10 General Truths


When it comes to training middle - high school / low-level athletes, often times it is the simple concept of “more is better” method that is stock piled onto the athletes.  While having a lot of money is better than having a little, this concept isn’t efficient when dealing with training athletes.  Too much of anything can interfere greatly with the growing and adaptation process.
There seems to be a split in the road when it comes to athletic development in our country: Old-traditional mentality of  “need more intensity”, “mental toughness workouts” and “feeling the burn”, while attempting to make the athletes vomit.  Coaches that say, “well this is the way I trained, so this is the way I’m going to train my athletes.”  Egos rule over science and research because they are committed to existing dogma.
Then on the other end you have new innovative gimmicks, 3minute at home workouts, 5-second ab’s, new equipment, and new tools.  These are thrown at athletes in order to keep their attentions and persuade coaches/parents/ athletes that their facility has the “latest and greatest.” 
"The public usually feels far more comfortable with cerebrally undermining mantras and fast food solutions than with far more accurate, more complex methods.  That is a major reason why many fitness figures write as they do and market their catch phrases simplistically as they do - society has been processed by the mass media to behave like that and they usually do not want to be forced to think too deeply or to have their convenient current beliefs questioned, because that entails a serious threat to their psychological safety. Humankind has always been like that and they receive what they have been processed or educated to want." - Dr. Mel Siff
           
What I am hoping to do with this series of articles is spark some critical thinking and healthy conversation with strength and conditioning coaches that work with youth and low-level athletes.  The first thing I would like to do is put together a little list of 10 general truth’s about training youth and low-level athletes that we all should be able to agree with, then throughout the series of articles discuss each general truth.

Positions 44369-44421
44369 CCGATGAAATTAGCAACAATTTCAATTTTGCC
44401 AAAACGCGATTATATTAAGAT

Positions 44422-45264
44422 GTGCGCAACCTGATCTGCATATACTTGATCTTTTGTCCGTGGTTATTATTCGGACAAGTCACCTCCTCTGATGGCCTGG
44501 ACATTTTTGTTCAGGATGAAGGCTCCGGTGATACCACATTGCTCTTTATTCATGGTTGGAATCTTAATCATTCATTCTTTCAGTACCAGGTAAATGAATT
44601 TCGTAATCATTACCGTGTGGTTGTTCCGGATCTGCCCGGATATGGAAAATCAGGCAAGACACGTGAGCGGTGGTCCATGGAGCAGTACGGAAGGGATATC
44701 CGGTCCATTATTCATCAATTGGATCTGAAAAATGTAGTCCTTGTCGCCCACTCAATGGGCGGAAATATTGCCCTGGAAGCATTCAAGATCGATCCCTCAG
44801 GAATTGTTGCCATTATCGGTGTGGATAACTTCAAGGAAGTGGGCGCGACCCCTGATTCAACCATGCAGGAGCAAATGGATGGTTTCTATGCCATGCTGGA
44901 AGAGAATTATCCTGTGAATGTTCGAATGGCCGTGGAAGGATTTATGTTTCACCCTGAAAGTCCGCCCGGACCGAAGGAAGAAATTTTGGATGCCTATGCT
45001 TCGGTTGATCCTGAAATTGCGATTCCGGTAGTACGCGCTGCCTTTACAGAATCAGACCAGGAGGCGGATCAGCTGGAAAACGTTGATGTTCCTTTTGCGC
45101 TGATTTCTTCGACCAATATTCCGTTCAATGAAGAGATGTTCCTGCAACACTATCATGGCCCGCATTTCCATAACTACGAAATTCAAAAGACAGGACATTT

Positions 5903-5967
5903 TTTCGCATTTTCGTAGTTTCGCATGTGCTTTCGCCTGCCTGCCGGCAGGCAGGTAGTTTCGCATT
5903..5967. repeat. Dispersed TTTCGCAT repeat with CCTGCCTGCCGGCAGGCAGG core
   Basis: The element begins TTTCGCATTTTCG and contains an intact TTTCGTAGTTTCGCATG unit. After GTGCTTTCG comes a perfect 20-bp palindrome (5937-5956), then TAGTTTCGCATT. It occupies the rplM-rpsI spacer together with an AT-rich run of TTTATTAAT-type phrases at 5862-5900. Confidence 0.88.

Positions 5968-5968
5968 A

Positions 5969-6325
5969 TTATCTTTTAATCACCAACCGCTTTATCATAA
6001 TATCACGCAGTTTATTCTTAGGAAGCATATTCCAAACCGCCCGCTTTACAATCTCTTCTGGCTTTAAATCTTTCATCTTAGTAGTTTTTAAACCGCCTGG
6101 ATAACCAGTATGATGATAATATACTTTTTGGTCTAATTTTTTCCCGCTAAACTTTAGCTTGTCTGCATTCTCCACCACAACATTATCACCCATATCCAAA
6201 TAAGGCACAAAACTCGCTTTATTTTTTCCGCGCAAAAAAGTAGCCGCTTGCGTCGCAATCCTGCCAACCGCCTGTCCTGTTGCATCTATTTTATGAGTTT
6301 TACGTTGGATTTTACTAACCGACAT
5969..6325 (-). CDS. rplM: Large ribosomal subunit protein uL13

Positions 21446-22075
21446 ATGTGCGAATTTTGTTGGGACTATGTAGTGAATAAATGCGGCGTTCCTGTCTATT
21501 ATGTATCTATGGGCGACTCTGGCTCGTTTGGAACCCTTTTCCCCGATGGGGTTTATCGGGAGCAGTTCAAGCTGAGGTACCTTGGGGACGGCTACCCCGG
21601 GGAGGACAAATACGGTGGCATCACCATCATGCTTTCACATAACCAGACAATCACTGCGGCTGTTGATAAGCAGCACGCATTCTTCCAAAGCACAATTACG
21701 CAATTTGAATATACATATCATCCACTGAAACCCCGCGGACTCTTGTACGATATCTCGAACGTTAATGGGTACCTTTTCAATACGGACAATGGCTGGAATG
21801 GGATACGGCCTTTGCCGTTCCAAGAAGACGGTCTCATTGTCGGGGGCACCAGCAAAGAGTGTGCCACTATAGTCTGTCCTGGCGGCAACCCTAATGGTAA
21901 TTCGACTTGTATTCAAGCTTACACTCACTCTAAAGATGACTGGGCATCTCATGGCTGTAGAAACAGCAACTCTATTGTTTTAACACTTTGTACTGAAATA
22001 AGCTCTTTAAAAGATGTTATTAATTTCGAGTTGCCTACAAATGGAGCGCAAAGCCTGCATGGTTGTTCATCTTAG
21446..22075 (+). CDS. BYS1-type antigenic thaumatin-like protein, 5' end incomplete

First general truth:
Physical preparation coaches goals when working with atheltes:
-       Get atheltes better at their sport(s)
-       Decrease likelihood of injury

Second general truth:
There are 3 reasons for athletic injuries:
·      Acute – sudden onset (example: concussion, car crash, electric shock, gun shot)
·      Poor mechanics (running, throwing, cutting, jumping techniques)
·      Poor physical abilities (strength, flexibility, endurance, ect.) as they releate to the mechanics

Third general truth
Proper mechanics will:
-       Improve efficiency of movement
-       Improve speed of movement
-       Improve conditioning
-       Decrease the likelihood of injury

Forth-general truth:
Youth and low-level athletes:
-       General means/methods will improve sporting indicators (10yrd & 40yrd sprints, vertical jump, broad jump, ect) and sporting performance

Fifth general truth:
Low-level athletes are weak and have poor mechanics

Sixth general truth:
Low-level athletes need to develop / improve all motor abilities (strength, speed, quickness, jumping, reaction, flexibility, ect.)

Seventh general truth:
Strength is the easiest motor ability to improve

Eighth general truth:
Practice, competition and training is stress on the body

Ninth general truth:
-       In order to form an adaptation, we must place stress onto the athlete above his/her homeostatic level

Tenth general truth:
There are 4 ways of applying stress to an athlete
-       Intensity
-       Volume
-       Novelty
-       Exercise execution